Photo: Joanna Nelius/Gizmodo, In-House Art

Photo: Joanna Nelius/Gizmodo, In-House Art

Photo: Joanna Nelius/Gizmodo, In-House Art

Photo: Joanna Nelius/Gizmodo, In-House Art

A Better Work Machine

So, if it isn’t a true gaming laptop, then is it a good work laptop? The design is neat and subtle, and doesn’t scream GAMER when you set it down on the table, so that’s a major plus in my book. (It’s also a beautiful silver colour, which is another bonus.) Compared to another Intel Core i5-1135G7-powered laptop we reviewed, the Lenovo Yoga 7i, the XPG Xenia Xe ultrabook should be more attractive to anyone who doesn’t want to jump on the 2-in-1 bandwagon.

Raw performance is the same between the two, but if you want to do some 3D rendering or video transcoding, the Xenia was a minute faster in those types of applications — 8 minutes, 45 seconds in Blender rendering with the CPU, and 14 minutes, 15 seconds in Handbrake.

In the case of two laptops with nearly identical specs, it could be because the manufacturer has tweaked the CPU frequency or power consumption within certain specifications. I honestly do not know if that is the case here (I peeked in the BIOS and nothing stood out to me), but another likely explanation is that the DRAM in the Xenia is faster than the DRAM in the Yoga 7i: 4266MHz versus 3200MHz.

The Xenia has 8GB of memory and the Yoga 7i we reviewed had 12GB, but just because a laptop has more memory doesn’t necessarily mean it can run certain programs faster if it has a slower frequency.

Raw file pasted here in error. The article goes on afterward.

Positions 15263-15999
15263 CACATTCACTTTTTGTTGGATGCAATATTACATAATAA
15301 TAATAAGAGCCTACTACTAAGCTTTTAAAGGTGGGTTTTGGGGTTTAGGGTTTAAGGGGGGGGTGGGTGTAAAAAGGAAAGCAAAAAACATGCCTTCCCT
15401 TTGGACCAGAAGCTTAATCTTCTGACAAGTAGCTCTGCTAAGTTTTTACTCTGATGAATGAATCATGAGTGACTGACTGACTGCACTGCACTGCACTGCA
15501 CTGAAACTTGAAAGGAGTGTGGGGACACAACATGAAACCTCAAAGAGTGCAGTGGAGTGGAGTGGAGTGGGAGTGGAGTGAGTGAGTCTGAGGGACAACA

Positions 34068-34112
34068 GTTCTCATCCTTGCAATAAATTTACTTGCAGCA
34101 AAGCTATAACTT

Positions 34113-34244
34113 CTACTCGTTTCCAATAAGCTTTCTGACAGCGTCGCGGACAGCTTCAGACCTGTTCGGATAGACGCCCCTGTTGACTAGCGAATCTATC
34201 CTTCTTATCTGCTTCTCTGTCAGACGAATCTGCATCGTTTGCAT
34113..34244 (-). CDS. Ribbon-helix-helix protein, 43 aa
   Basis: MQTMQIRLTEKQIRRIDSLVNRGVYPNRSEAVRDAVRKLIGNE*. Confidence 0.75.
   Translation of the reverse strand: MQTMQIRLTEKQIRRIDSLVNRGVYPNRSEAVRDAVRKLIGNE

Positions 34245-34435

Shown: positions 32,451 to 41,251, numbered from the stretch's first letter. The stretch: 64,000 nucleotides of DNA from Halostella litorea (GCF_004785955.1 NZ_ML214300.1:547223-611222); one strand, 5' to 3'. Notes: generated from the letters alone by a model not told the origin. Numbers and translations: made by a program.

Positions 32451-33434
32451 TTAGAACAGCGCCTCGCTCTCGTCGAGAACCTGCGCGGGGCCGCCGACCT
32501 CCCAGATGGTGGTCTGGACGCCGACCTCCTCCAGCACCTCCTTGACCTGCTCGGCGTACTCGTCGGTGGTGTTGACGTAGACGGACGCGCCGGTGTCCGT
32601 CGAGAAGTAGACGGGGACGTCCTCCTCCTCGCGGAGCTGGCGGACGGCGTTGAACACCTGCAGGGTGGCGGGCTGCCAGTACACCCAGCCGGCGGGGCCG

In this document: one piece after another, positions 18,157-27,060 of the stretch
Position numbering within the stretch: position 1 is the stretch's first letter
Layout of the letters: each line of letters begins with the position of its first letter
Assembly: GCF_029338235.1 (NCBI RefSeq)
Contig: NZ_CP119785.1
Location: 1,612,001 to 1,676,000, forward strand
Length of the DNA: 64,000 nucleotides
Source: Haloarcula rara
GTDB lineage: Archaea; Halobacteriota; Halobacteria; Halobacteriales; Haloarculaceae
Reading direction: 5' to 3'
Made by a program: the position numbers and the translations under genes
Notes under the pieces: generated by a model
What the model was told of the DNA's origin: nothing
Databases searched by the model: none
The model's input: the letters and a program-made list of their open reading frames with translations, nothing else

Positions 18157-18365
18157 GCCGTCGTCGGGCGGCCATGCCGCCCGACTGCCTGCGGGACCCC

Photo: Joanna Nelius/Gizmodo, In-House Art

Photo: Joanna Nelius/Gizmodo, In-House Art

Photo: Joanna Nelius/Gizmodo, In-House Art

Photo: Joanna Nelius/Gizmodo, In-House Art

How the Specs Stack Up

The Xenia also has a better display that’s almost twice as bright as the Yoga 7i at 448 nits compared to 271 nits. It also has a 1080p FHD IPS touchscreen display, with the addition of a Corning Gorilla Glass surface. The display isn’t damage-proof, but it can resist scratches and chips.

The Xenia’s battery life is true to what Adata advertises: up to 16 hours, with an average battery life of 12 hours. The battery in this review unit clocked in at 12 hours and 38 minutes, which is a tad better than Microsoft’s Surface Laptop 4 and two hours longer than the Lenovo Yoga 7i. It also has a good variety of ports: two USB 3.2 Gen 2×1 Type A; two Thunderbolt 4, which also double as USB-C ports; one HDMI 2.0; and one 3.5mm audio port — all the essentials and then some. It weighs 2 kg and is 0.58 inches thick, which are nice dimensions for a laptop with a 15.6-inch display.

If you can ignore the “gaming” designation, the XPG Xenia Xe Gaming Lifestyle Ultrabook actually makes a great productivity laptop. It’s not terribly expensive, $US1,350 ($1,721) as configured, but there are cheaper laptops out there with the same or similar specs, like the MSI Prestige 14 Evo. Yet it unapologetically beats something like the Razer Book 13 in battery life and price. The Razer Book 13 starts at $US1,200 ($1,530) for 8GB of memory and only a 256GB SSD. It doesn’t have a 1TB option either, just a 512GB version. But if you want that storage capacity you have to get the Intel Core i7-1165G7 version, which goes for $US1,700 ($2,167). The XPG Xenia comes standard with a 1TB SSD.

The best way I can describe XPG Xenia Xe is a solidly middle-of-the-road laptop. It’s not flashy, it does what you expect of it, and it holds its own among all the Lenovos, MSIs, and Acers of the laptop world. If you pretend the “gaming” part isn’t in its name, this XPG Xenia Xe makes a lot more sense. If you do want a gaming laptop, though, there are much better bargains.